The preparation of glycerol involves extracting it from both animal and plant tissues in industries and laboratories. Its production has seen a recent increase due to its potential use as a biofuel, making it an alternative to fossil fuels. Various organic synthetic methods are also used to produce glycerol. For instance, acrolein can be oxidized from propene, followed by reduction to allyl alcohol. In the final step, hydrogen peroxide is introduced, resulting in epoxidation and the production of glycidol. Finally, glycidol is hydrolyzed to yield glycerol.

Physical Properties of Glycerol 

  • It is a clear, colorless, and very viscous liquid, similar to a syrup. 
  • In addition, its melting point is −20oC and the sublimation point is −290oC. 
  • Its density is 1.250 g/mL−1 and it is highly hygroscopic. 
  • Glycerol is soluble in water and is combustible but does not ignite easily.

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Chemical Properties of Glycerol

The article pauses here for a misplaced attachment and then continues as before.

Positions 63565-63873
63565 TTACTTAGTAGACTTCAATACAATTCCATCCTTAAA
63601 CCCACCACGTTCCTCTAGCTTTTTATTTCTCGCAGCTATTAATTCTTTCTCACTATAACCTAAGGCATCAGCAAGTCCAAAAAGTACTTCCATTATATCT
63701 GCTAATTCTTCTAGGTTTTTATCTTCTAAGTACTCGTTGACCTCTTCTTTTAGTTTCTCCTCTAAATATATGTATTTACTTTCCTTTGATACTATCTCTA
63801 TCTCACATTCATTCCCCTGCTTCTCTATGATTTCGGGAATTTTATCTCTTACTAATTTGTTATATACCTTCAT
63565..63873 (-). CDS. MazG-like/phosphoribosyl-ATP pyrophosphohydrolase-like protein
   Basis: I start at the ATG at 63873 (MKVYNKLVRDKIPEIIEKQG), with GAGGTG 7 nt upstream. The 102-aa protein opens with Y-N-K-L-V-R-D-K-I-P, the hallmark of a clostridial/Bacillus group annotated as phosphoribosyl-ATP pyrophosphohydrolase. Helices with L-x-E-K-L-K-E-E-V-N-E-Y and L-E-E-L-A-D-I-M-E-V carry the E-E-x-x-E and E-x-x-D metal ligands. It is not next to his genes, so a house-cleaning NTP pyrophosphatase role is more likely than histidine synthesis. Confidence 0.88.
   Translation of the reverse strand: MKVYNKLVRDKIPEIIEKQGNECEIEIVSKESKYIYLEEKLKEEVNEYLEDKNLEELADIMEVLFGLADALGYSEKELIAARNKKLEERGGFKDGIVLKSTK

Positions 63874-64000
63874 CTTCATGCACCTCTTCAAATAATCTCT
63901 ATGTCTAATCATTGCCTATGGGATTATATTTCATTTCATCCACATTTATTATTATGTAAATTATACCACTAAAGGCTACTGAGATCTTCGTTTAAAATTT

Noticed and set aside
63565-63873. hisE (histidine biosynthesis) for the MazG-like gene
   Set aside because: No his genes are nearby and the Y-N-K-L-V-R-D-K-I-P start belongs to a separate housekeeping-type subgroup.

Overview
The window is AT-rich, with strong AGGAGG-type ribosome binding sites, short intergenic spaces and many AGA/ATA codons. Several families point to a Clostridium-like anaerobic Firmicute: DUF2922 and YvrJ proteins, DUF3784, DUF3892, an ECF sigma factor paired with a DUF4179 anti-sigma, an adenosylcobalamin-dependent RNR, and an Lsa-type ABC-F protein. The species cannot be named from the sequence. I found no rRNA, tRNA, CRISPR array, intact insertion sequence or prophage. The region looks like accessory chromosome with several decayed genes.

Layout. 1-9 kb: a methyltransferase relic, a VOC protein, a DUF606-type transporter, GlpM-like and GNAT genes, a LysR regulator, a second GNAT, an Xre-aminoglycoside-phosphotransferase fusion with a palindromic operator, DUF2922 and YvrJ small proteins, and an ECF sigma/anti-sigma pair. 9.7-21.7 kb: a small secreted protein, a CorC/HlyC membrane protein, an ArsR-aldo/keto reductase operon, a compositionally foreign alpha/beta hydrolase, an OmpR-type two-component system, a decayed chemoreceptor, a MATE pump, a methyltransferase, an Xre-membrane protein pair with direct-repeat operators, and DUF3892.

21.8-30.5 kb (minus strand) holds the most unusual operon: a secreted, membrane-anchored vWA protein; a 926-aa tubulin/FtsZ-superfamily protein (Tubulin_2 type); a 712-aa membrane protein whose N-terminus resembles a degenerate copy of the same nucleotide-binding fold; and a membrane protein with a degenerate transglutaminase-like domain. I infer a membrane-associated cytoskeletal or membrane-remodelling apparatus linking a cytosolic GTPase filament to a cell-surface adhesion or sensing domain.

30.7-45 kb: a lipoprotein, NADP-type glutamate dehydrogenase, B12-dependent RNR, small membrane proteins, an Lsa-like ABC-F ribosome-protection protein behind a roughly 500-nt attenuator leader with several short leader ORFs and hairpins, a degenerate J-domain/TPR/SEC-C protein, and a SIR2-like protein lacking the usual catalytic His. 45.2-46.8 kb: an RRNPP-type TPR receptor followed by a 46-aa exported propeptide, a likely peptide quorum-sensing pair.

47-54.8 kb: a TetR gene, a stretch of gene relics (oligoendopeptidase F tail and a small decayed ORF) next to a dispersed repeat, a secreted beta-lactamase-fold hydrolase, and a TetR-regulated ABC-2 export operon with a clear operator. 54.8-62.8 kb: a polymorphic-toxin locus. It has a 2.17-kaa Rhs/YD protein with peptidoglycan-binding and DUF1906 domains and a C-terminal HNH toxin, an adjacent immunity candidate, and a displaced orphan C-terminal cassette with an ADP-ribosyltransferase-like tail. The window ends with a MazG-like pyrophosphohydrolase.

• Having three hydroxyl groups makes it a triol. 
  • Due to the presence of these groups, it is highly soluble in water and other polar protic solvents since it can form hydrogen bonds. 
  • As well, the hydroxyl group contributes to its hygroscopic characteristics. 
  • Moreover, glycerol present in lipid tissues plays a significant role in the biosynthesis of triglycerides, as it is mediated by various enzymes such as glycerol kinase.

Uses of Glycerol

  • This substance has various uses in different fields. 
  • serves as an emollient and hydrant in pharmaceutical and personal care products, such as glycerin soaps and laxatives. 
  • Laboratories working with molecular biology also frequently utilize it to prepare polyacrylamide electrophoresis gels for proteins.